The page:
It is high time Africa start taking control of conservation

2020-11-15 17:06:42
It is high time Africa start taking control of conservation

In Africa, the conservation story has for a long time been told from an outside perspective – the perspective of science, and the West. But Africans need to change this.

The current coronavirus pandemic is a direct consequence of Africa’s broken relationship with nature. Scientists have long been warning that humanity’s destruction of nature, left unchecked, will undauntedly result in the spread of deadly diseases, droughts, famines as well as other disasters.

For many decades, amid the hustle and bustle of daily lives, these warnings unfortunately fell on deaf ears. But Africa no longer has the luxury to ignore the obvious interconnection between human health and nature. The continuous loss of biodiversity is seriously threatening the existence of all living beings, including Africans.

And this is exactly where conservation comes into play. Conservation is the strongest weapon available to protect the planet that we call home. However, while conservation is crucial for our survival, its significance is not being communicated to masses in an efficient way, especially where it matters the most – in African continent.

In Africa, the conservation story has for a really long been told from an outside perspective – the perspective of science, and the West. The African peoples, cultures, heritage, knowledge and aspirations have only been a minor part of the conversation, an afterthought. Africans need to change this, and reclaim their role in the fight to save the planet as well as the future of humans.

Africa’s human population is anticipated to double by 2050. That would be 2.5 billion people, meaning more than a quarter of the world’s people will reside in Africa. And nearly 70 percent of Africans will be under the age of 40. This will undoubtedly add to the momentum of the continent’s development.

Nevertheless, nature is already being ruined at unprecedented rates in Africa in the name of development. The way Africa produces and consumes food and energy, coupled with disregard for the environment entrenched in its economic system, have already brought the natural world of the continent close to a breaking point. A rapid rise in population is likely to expedite this destruction.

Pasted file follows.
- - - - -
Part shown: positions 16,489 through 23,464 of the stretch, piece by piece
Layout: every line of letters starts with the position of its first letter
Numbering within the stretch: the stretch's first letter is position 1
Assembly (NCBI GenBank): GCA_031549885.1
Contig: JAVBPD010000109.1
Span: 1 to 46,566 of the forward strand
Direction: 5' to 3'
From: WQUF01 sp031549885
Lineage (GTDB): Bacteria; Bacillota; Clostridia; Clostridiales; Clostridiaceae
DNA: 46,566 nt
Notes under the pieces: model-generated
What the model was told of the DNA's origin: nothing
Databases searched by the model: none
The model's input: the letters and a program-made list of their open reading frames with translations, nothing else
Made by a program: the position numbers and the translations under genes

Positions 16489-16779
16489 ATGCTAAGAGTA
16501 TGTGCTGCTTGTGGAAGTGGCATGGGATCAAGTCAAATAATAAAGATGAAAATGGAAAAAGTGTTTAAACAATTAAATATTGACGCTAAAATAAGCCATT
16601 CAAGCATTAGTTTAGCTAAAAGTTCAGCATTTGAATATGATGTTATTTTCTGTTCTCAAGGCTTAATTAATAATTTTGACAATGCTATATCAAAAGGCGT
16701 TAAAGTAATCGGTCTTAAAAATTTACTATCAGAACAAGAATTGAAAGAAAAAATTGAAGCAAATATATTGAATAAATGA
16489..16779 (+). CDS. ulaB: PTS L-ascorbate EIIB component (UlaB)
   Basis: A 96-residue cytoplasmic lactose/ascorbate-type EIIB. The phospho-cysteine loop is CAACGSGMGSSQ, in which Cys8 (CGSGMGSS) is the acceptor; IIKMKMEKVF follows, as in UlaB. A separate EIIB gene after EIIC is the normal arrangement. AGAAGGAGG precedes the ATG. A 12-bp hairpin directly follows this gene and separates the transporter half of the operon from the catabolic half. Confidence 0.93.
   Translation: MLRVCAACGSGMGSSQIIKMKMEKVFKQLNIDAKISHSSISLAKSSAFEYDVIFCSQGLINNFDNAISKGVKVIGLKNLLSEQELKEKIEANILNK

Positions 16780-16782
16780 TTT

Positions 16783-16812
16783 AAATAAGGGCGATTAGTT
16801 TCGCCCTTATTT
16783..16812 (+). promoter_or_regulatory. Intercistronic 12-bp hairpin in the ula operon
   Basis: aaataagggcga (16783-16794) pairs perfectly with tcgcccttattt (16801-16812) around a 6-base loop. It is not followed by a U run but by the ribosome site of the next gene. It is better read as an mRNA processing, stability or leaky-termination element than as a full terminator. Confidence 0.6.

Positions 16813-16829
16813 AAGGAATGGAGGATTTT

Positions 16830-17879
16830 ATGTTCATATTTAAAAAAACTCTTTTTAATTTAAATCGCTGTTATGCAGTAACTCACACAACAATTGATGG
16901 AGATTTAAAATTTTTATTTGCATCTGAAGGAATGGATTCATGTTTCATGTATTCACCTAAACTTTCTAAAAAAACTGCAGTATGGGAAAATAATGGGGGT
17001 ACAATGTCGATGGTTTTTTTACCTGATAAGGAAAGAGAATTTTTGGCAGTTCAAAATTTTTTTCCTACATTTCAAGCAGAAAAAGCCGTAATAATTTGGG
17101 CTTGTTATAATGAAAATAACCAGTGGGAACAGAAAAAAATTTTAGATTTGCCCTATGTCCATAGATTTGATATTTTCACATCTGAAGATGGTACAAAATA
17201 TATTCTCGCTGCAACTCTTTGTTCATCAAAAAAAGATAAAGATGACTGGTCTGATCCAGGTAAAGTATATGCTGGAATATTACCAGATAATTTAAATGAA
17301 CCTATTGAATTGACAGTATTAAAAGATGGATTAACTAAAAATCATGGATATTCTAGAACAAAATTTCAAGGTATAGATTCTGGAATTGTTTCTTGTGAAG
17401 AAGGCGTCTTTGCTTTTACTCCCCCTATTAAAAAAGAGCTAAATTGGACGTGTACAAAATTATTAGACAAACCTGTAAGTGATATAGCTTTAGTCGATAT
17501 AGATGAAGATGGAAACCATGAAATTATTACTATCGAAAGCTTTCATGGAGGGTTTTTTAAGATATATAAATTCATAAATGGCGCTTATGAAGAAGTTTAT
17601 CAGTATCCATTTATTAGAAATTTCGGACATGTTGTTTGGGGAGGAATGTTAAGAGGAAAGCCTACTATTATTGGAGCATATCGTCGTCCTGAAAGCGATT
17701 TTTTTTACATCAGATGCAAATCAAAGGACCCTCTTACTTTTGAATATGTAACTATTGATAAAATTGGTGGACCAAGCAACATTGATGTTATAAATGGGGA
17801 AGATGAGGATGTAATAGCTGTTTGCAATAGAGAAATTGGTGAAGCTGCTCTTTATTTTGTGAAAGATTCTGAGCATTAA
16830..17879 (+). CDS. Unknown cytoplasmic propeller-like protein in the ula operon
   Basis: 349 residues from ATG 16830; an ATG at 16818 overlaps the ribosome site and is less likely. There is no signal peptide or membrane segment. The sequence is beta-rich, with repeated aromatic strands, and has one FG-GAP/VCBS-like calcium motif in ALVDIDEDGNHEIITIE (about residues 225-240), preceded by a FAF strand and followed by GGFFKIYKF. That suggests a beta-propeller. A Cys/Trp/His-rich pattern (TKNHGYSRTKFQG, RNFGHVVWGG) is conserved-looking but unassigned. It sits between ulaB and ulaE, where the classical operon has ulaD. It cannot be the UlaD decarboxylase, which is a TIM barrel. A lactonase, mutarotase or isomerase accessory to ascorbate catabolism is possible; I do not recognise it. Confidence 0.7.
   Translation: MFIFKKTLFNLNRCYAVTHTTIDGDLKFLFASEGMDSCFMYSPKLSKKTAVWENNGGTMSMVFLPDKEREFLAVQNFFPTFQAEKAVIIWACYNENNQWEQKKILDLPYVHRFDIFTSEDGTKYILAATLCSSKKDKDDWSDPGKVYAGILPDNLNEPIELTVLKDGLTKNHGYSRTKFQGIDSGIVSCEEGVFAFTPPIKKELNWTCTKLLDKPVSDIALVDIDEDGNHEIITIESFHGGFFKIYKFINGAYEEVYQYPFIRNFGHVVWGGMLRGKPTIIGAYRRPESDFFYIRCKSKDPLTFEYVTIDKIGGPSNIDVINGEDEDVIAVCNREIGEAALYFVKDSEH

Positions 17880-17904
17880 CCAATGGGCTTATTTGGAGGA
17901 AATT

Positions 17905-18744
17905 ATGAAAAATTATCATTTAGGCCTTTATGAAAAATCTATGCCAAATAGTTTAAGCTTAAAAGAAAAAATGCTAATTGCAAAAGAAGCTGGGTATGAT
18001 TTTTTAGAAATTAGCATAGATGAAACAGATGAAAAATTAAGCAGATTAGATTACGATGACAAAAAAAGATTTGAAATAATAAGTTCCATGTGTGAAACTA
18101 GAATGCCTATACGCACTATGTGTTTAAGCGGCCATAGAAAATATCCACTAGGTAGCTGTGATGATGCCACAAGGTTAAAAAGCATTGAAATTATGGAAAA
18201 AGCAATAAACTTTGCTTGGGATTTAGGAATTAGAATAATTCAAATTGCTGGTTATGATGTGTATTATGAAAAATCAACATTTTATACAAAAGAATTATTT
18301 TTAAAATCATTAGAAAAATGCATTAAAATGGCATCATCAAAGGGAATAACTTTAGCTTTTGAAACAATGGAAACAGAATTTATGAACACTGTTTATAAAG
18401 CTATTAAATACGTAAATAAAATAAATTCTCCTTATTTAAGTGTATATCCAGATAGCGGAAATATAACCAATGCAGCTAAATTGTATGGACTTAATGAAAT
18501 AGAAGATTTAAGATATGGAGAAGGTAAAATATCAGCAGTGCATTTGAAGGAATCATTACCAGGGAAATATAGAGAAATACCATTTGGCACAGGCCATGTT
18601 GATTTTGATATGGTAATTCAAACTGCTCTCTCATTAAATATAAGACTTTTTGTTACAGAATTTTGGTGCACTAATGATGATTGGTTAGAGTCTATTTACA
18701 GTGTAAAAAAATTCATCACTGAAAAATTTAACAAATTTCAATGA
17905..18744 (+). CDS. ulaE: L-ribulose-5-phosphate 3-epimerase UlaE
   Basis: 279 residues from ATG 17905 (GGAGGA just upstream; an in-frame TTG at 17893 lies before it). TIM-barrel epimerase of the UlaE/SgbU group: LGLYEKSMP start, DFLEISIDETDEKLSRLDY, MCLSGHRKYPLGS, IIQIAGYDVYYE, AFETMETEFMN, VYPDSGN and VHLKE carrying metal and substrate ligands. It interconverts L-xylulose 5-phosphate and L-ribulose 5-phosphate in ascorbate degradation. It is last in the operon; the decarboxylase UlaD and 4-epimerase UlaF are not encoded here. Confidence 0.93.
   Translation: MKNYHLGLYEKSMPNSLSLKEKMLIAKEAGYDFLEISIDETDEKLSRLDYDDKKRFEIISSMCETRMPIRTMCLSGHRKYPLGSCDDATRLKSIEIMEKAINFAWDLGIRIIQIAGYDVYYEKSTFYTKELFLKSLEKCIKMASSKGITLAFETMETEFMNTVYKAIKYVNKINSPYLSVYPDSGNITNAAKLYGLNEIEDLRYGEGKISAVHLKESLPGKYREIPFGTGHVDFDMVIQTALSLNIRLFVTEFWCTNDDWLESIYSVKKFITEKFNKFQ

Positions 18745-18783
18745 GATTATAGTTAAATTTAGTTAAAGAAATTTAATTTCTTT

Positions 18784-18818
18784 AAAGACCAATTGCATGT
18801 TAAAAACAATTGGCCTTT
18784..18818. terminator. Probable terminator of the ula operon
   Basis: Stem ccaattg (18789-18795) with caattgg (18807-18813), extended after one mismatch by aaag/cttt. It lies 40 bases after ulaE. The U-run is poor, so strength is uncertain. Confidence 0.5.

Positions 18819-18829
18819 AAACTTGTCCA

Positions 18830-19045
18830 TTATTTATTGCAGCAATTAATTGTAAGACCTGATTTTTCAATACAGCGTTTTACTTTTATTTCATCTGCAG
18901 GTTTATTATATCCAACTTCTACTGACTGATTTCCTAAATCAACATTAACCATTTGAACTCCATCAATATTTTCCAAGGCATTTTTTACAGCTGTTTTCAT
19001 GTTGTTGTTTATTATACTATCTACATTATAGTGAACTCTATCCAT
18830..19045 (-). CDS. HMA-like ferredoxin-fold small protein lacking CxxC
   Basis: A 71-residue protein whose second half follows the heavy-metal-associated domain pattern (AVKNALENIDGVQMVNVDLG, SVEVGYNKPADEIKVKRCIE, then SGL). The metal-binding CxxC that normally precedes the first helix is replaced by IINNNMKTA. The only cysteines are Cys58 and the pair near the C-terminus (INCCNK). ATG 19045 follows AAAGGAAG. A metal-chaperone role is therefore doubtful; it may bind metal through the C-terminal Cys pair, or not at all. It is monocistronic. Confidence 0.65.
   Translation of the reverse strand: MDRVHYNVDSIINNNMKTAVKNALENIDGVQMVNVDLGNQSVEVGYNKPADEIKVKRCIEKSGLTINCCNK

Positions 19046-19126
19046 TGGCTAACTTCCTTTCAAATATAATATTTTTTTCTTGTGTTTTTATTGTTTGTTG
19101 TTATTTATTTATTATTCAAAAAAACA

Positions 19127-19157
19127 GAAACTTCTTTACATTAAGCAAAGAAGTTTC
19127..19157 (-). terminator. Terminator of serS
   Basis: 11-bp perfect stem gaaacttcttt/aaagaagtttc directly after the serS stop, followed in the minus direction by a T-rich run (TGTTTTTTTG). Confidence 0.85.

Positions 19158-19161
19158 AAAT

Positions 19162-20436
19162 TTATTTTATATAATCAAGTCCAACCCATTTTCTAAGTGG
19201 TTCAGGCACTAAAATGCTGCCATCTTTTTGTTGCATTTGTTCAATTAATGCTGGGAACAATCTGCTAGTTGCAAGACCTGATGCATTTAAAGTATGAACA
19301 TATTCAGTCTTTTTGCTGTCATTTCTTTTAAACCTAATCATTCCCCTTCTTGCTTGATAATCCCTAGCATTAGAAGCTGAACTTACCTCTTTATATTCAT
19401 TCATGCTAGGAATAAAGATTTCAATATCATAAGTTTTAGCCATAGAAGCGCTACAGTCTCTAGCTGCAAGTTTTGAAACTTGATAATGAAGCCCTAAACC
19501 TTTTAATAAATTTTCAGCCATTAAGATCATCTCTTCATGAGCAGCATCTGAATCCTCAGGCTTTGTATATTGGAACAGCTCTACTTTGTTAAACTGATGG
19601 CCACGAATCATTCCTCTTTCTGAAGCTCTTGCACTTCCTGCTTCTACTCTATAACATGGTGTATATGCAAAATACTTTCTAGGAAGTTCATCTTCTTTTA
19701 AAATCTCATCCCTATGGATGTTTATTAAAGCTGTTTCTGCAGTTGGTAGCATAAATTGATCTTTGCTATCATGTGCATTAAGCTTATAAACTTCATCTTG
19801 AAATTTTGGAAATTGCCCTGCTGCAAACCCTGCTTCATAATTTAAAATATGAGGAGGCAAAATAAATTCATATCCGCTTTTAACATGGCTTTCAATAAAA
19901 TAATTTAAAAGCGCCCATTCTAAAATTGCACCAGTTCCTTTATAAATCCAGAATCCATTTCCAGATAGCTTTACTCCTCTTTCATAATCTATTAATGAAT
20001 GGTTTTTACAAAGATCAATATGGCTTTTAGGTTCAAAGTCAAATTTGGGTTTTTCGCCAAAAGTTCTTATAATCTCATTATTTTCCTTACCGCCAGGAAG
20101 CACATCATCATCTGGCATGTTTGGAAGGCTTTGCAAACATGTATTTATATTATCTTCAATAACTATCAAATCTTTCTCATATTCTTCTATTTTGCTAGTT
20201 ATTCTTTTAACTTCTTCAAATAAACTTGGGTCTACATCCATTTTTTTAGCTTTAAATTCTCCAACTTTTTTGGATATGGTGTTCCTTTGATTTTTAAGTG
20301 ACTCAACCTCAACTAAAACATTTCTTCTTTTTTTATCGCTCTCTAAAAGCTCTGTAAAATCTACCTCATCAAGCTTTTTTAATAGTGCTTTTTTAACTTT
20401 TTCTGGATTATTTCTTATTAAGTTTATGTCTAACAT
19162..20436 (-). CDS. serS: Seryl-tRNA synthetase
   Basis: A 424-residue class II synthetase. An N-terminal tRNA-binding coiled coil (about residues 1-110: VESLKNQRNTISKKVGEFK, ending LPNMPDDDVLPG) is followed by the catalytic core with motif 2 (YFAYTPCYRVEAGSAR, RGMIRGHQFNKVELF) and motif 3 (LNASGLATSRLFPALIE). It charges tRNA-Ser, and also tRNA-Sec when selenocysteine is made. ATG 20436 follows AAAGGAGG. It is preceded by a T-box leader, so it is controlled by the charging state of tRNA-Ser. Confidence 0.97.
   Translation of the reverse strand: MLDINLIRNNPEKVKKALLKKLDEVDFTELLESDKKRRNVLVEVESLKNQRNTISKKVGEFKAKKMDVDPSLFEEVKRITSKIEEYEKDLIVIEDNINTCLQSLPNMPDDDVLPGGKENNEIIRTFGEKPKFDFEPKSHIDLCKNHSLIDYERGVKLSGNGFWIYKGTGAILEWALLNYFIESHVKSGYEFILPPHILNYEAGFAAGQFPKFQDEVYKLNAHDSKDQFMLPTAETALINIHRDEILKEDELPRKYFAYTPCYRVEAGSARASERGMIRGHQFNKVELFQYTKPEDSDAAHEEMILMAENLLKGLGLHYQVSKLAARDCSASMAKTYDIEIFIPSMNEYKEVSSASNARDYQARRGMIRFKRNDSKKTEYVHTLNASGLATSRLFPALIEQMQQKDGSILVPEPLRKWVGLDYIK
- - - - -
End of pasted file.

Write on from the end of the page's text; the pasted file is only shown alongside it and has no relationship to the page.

Nonetheless, it is still possible to build a future in which the continent’s biodiversity is safe and protected, its peoples are fed, industries are running, and its economies are both sustainable and prosperous.

To achieve this goal, we need to make conservation a main concern for all Africans. It is arrogant to think other species sharing this continent should pay the price for our development. Giraffes, for example, are only found in Africa. They have a right to exist as much as humans do. And their survival is tied to the continent’s survival.

Africans can only truly understand this if they are exposed to content underlining the significance of biodiversity and conservation regularly.

It is no secret that television programs, newspaper articles and social media outlets determine what we talk about in our homes, workplaces and local eateries. We are what we watch and read.

This is why it is high time the media – both traditional and social – steps up to its job of setting the agenda and turns its primary focus to what really matters: the environment. The people who have the ability to reach millions of Africans on a daily basis and shape the narratives in African households also wield the power to make sure that wildlife thrives in today’s Africa.

If there is one thing that the COVID-19 pandemic can teach us all, it is that the health of humans is one and the same as the health of nature and wildlife. When this pandemic is finally over, we cannot afford to return to “normal” and continue ignoring the destruction caused in the name of development. And it is up to the African youth to keep us all on the right path.


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